“I Thirst”

Photo:  The view looking west from atop High Dune in Great Sand Dunes National Park & Preserve, Colorado.  © Todd D. Nystrom and Todd the Hiker, 2020.

John 19:28-29 – After this, Jesus, knowing that all was now finished, said (to fulfill the Scripture), “I thirst.”  A jar full of sour wine stood there, so they put a sponge full of the sour wine on a hyssop branch and held it to his mouth.

Introduction

“I thirst.”  As I considered these words of Jesus, three things stood out.  First, as the passage states, prophecy was being fulfilled.  Second, an immense price was being paid for the forgiveness of our sins.  And third, even in the agony and suffering of our Lord, we can find the promise of eternal life.

Prophecy Fulfilled

As the passage directly states, Jesus words were meant “to fulfill the scripture.”  One of the places we can turn to find prophetic words foreshadowing Christ’s suffering and death is Psalm 22.  Verses 14 and 15 are especially poignant when it comes to the passage at hand, “I am poured out like water, and all my bones are out of joint; my heart is like wax; it is melted within my breast; my strength is dried up like a potsherd, and my tongue sticks to my jaws; you lay me in the dust of death.”  Another place to turn is Psalm 69:21 where we find these prophetic words relating to our passage, “They gave me poison for food, and for my thirst they gave me sour wine to drink,” which plays out in the guards’ response to Jesus’ thirst.

Even with the many prophecies fulfilled in Christ’s life and in his crucifixion, as well as several occasions where he foretold his own suffering and death to his disciples, there had been an expectation of an earthly king and kingdom which in this moment would appear to be lost.  If we had been there, we probably would have had similar expectations and lost hopes; although, from our vantage point we know that Jesus offers much more.

A Price Paid

Which brings us to the next point; this passage confronts us to consider the price that had to be paid for the forgiveness of our sins.  We see before us on the cross the Creator of the universe in agony, thirsting for the very water he created, suffering and dying one of the more cruel and painful deaths invented by the mind of sinful man, demonstrating that although he was fully God, the great “I AM,” he was also fully man.

Even his closest disciples did not fully grasp this despite witnessing the many miracles he had performed during his earthly ministry demonstrating his divinity.  He turned water into wine, he fed the multitudes with a few fish and loaves, he exercised dominion over his creation by walking on water and calming the storm, he healed the disabled, sick, and blind, and brought the dead back to life, and yet here he hung on a cross, suffering an unjust and agonizing death alongside common criminals.  Paul sums it up well in Philippians 2:5-8, “Have this mind among yourselves, which is yours in Christ Jesus, who, though he was in the form of God, did not count equality with God a thing to be grasped, but emptied himself, by taking the form of a servant, being born in the likeness of men.  And being found in human form, he humbled himself by becoming obedient to the point of death, even death on a cross.”  An immense price, indeed!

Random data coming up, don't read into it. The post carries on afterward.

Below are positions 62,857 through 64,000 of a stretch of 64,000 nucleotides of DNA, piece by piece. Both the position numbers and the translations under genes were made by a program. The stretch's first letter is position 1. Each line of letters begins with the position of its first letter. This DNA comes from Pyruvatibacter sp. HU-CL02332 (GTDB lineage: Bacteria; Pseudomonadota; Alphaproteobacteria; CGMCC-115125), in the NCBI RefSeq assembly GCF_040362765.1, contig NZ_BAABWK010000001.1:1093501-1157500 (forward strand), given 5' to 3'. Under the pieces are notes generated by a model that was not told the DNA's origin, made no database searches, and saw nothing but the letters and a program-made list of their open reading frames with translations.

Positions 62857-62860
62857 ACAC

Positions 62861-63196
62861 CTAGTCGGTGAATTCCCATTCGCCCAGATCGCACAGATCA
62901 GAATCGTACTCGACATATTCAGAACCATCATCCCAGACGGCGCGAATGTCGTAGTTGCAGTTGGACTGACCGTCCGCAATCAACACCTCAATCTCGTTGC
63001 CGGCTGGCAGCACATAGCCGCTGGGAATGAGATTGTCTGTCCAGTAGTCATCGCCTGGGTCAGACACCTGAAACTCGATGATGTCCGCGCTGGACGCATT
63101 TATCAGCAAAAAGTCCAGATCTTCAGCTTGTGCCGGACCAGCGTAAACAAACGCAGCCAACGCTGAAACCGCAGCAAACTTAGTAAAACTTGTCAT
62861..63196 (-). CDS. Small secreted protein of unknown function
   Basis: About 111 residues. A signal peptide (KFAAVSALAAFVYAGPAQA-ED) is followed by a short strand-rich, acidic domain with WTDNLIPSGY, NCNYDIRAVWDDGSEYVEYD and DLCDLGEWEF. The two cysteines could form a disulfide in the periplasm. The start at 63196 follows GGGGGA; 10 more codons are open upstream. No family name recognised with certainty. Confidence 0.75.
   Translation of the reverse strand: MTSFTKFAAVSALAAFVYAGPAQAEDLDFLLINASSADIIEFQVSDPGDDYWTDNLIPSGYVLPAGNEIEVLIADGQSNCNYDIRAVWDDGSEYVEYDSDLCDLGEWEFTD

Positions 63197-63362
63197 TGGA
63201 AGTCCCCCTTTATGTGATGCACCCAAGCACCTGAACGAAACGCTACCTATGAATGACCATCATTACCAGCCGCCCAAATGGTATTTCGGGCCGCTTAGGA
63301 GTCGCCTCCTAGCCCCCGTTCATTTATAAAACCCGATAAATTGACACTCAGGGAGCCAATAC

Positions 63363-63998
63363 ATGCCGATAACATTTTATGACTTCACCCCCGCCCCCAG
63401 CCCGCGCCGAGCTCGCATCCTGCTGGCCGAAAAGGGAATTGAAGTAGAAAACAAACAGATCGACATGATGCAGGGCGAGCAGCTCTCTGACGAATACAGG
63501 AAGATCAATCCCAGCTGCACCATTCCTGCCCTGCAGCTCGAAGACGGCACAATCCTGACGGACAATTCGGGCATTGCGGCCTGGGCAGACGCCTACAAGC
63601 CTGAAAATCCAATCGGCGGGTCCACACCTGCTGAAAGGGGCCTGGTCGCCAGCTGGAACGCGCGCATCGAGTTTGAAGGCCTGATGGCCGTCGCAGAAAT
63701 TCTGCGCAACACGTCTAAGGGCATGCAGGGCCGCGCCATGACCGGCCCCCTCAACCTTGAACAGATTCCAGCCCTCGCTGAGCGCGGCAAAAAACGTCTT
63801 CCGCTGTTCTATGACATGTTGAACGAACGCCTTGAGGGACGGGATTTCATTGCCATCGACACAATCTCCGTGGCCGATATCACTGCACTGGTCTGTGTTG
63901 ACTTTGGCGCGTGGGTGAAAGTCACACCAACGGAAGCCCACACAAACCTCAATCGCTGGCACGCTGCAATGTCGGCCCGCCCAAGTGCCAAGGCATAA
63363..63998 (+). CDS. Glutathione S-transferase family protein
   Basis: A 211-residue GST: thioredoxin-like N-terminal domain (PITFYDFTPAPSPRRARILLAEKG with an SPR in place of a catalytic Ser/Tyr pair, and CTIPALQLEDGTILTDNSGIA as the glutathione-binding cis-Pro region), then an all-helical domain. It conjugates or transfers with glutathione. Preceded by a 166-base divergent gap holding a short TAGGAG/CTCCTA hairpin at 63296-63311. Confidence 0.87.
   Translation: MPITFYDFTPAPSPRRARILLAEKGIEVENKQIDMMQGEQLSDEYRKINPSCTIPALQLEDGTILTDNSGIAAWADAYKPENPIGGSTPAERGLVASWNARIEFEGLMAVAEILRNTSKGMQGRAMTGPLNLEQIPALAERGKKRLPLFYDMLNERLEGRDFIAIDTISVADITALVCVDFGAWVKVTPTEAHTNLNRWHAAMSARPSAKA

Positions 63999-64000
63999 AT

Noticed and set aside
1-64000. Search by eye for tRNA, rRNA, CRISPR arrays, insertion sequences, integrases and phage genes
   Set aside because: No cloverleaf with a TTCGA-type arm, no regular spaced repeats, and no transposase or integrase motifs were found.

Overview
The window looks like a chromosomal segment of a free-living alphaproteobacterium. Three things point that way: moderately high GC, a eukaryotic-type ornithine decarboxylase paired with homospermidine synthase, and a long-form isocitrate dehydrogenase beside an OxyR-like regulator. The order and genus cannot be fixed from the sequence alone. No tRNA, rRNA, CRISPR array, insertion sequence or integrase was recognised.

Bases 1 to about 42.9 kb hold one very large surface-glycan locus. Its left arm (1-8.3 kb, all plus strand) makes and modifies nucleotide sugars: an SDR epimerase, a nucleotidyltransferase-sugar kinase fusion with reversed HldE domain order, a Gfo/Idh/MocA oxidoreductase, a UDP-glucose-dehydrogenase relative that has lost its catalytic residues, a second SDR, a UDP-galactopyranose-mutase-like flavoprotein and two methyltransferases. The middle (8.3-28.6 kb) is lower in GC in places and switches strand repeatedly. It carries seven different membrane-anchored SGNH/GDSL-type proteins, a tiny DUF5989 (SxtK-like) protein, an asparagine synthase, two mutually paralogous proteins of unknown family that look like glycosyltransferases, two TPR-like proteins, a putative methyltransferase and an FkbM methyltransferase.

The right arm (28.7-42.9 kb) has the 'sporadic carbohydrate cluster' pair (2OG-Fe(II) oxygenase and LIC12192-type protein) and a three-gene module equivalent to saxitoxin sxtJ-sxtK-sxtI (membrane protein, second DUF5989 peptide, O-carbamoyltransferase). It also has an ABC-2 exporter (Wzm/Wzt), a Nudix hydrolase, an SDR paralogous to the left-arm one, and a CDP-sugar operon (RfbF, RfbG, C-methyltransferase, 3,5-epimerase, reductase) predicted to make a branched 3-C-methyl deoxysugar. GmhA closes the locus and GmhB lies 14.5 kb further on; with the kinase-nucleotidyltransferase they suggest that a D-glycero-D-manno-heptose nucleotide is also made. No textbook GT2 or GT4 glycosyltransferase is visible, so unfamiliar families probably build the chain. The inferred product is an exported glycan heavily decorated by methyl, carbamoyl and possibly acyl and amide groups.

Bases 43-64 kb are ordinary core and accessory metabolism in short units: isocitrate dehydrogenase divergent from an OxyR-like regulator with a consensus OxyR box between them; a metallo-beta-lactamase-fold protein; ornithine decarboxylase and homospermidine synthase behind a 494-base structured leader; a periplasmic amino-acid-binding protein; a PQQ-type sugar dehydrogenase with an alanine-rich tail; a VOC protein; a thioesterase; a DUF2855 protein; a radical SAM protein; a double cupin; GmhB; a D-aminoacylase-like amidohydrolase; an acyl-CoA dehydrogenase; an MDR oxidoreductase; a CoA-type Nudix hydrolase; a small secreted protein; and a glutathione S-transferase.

The Promise of Eternal Life

Finally, Jesus’ words bring to mind the promise of eternal life, particularly the one found in John 4:13-14.  Jesus’, in his encounter with the Samaritan woman at the well, makes this promise, “Everyone who drinks of this water [that is, the water from the well] will be thirsty again, but whoever drinks of the water that I will give him will never be thirsty again. The water that I will give him will become in him a spring of water welling up to eternal life.”

“I thirst.”  Jesus’ words on the cross fulfilled prophecy, they confront us with the immense price Christ paid for the forgiveness of our sins, and ultimately point us to his promise for something much greater than just the satisfaction of our physical thirst, they point us to the promise of eternal life with God.

© Todd D. Nystrom and Todd the Hiker, 2022. This piece was presented as part of the North Cincinnati Community Church Good Friday service, “The Seven Last Words of Christ” on April 15th, 2022.

A River of Mud

2 Kings 5:9-14 – So Naaman came with his horses and chariots and stood at the door of Elisha’s house. 10 And Elisha sent a messenger to him, saying, “Go and wash in the Jordan seven times, and your flesh shall be restored, and you shall be clean.” 11 But Naaman was angry and went away, saying, “Behold, I thought that he would surely come out to me and stand and call upon the name of the LORD his God, and wave his hand over the place and cure the leper. 12 Are not Abana and Pharpar, the rivers of Damascus, better than all the waters of Israel? Could I not wash in them and be clean?” So he turned and went away in a rage. 13 But his servants came near and said to him, “My father, it is a great word the prophet has spoken to you; will you not do it? Has he actually said to you, ‘Wash, and be clean’?” 14 So he went down and dipped himself seven times in the Jordan, according to the word of the man of God, and his flesh was restored like the flesh of a little child, and he was clean.

2014-03-22 - A River of Mud-- (IMG_1120)Facing a river of mud during a late winter hike on the trail from Furnas Shores to the Day Lodge at Caesar Creek State Park, Waynesville, Ohio.